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*From*: "Don" <dgpolvani@gmail.com>*Date*: Mon, 31 May 2021 16:55:22 -0400

Thanks, Dan! Much appreciated! Little did I know in high school that my trumpet might be approximated by a Bessel horn. Didn't even learn about Bessel functions until sophomore year in college. I have a two-part medical appointment tomorrow with an awkward one hour pause between the two parts. I can see now what I will be doing during the awkward pause.

Don Polvani

-----Original Message-----

From: Phys-l <phys-l-bounces@mail.phys-l.org> On Behalf Of Dan Beeker via

Phys-l

Sent: Monday, May 31, 2021 3:31 PM

To: phys-l@mail.phys-l.org

Cc: Dan Beeker <debeeker@comcast.net>

Subject: Re: [Phys-L] rms / conic / arithmetic / geometric averages

Fletcher and Rossing wrote the book "The Physics of Musical Instruments". It is

now somewhat dated but still holds a gold mine of information on the brass (as

well as other) musical instruments. Arthur Benade is another resource. He

developed instrumentation to measure the acoustic impedance of brass

instruments. He worked for Conn Musical Instruments and was on the faculty at

(iirc) Case Western. His book "Fundamentals of Music" is not as technical as

Fletcher and Rossing's book but both give great introductions to the acoustics of

musical instruments. Both provide a myriad of references for those truly

interested in the topic.

The goal of most any musical instrument is for the harmonics produced to mimic

the harmonics of a string fixed at both ends. Or a pipe of the same for that

matter. Only a few geometries will do this, the cone in particular. Interestingly a

bessel horn meets the acoustic requirements.

It is a handy place to start modelling a brass instrument as the mathematical

formulation is extremely flexible. From page 214 of "The Physics of Musical

Instruments" 2nd ed., the Bessel horn is defined by

S=Bx^(-2*epsilon) where

x is the geometric distance measured from the reference point x = 0,

If epsilon = 0 you have a cylindrical horn. If x = 1 you have a conical horn.

From page 432, applied to a brass instrument the relationship for a bessel horn

can be written

a = b(x + x0)^(-gamma)

where a is the bore radius of the horn and x0 is the small end of the horn.

b and x0 are chosen to give the correct radii at the small and large ends of the

horn and gamma defines the rate of flare. The easiest way to come up with the

parameters is perhaps to make some measurements and try to fit the formula to

them. I've always done this by trial and error but the more mathematically

capable members of the list may come up with a more efficient method.

Acoustics of musical instruments is a fascinating subject that can quickly draw

the curious into ever deepening study. Proceed at your own peril.

Dan

On 5/31/2021 12:00 PM, phys-l-request@mail.phys-l.org wrote:

Date: Sun, 30 May 2021 15:23:18 -0400comments on my 5/29/21 post regarding the flared horn paraboloid and

From: "Don" <dgpolvani@gmail.com>

To: <Phys-L@Phys-L.org>

Subject: Re: [Phys-L] rms / conic / arithmetic / geometric averages

Message-ID: <000801d75589$3f2c0910$bd841b30$@gmail.com>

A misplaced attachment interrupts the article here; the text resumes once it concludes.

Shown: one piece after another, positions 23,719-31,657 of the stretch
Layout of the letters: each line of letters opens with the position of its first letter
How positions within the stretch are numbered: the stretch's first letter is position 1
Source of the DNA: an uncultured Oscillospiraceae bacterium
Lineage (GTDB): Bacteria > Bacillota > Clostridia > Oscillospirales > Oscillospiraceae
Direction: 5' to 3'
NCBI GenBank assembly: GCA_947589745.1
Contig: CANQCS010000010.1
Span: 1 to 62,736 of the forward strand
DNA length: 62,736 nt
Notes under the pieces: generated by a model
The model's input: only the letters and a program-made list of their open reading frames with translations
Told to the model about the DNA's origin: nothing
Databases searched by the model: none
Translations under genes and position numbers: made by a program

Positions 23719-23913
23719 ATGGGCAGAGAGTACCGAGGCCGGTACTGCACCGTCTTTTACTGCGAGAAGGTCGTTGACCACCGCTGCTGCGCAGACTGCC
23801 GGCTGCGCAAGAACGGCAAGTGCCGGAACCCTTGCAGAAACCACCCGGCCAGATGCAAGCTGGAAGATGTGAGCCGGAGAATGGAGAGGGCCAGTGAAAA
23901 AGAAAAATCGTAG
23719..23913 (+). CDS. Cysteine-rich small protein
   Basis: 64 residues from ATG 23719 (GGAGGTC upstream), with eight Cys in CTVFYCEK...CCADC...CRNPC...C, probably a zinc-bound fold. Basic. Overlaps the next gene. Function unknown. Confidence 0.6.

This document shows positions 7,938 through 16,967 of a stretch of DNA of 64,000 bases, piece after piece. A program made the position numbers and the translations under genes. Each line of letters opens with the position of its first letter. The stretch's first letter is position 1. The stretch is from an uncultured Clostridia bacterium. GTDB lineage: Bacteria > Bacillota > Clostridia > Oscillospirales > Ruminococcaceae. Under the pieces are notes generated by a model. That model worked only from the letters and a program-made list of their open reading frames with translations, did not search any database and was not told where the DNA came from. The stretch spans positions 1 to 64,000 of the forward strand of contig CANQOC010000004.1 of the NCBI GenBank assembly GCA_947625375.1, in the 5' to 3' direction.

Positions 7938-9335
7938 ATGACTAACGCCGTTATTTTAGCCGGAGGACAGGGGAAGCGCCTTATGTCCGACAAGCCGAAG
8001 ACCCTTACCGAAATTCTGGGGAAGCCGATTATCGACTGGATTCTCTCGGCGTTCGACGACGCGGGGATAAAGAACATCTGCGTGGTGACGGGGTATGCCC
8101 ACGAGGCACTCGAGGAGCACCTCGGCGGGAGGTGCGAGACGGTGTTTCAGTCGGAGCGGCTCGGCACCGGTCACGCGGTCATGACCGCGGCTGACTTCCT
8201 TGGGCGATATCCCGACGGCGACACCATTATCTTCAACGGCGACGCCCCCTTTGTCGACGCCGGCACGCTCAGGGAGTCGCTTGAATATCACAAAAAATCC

Content-Type: text/plain; charset="utf-8"

Thanks again to David Bowman for his (5/29/21) clear, detailed, and helpful

spherical segment equivalent cylindrical radii.

correct despite the ambiguities of the English language.

1) Flared Horn

David is quite right. I neglected the minus sign option when taking

the square root and ended up mistakenly revolving the outer side of

the parabola about the y-axis (which produces a bulbous horn) instead

of the inner side (which produces a flared horn). Again, a plot of my

expression for x as a function of y would have shown this error (I did

plot y vs x but not my chosen x vs y) I agree with his results for

the equivalent cylindrical radius (R) for the flared horn formed by

the inner side of my chosen parabola. (See David's response below for

my notation and more expressions)

R = sqrt((R_1^2 + 2*R_1*R_2 + 3*R_2^2)/6)

2) Spherical Segment with Two Bases

I'm glad that we have reached consensus that my results of 5/24/21 are

of the flared bell of a trumpet. I have found internet articles for bell sizes, bore

Finally, I have not been able to find a mathematical expression for the shape

sizes, and how trumpets are made but no mathematical expression for the

shape of a trumpet bell. If any of you know of such an expression, I would be

most appreciative if you would send it to me.

_______________________________________________

Don Polvani

-----Original Message-----

From: Phys-l <phys-l-bounces@mail.phys-l.org> On Behalf Of David

Bowman

Sent: Saturday, May 29, 2021 10:23 PM

To: Phys-L@Phys-L.org

Subject: Re: [Phys-L] rms / conic / arithmetic / geometric averages

Regarding Don P's 'average' radius calculation for his new updated

paraboloid of revolution:

1) My results for a "proper" flared (parabolic) horn (similar to a

trumpet bell) are as follows:

Parabola : y = a*(x - c)^2

a = h/(R_1 - R_2)^2

c = R_1

V = pi*h*((17*R_1^2 - 14*R_1*R_2 + 3*R_2^2)/6)

R = sqr((17*R_1^2 - 14*R_1*R_2 + 3*R_2^2)/6)

Where: h = vertical height between bottom and top of the paraboloid

of revolution

R_1 = radius (larger) of bottom base

R_2 = radius (smaller) of top base

V= volume of paraboloid of revolution

R = radius of equivalent cylinder with same

height and same volume

As a high school trumpet player (long, long ago!), I am curious if

anyone on the list knows the exact mathematical shape of a trumpet

bell?

Forum for Physics Educators

Phys-l@mail.phys-l.org

https://www.phys-l.org/mailman/listinfo/phys-l

**References**:**Re: [Phys-L] rms / conic / arithmetic / geometric averages***From:*Dan Beeker <debeeker@comcast.net>

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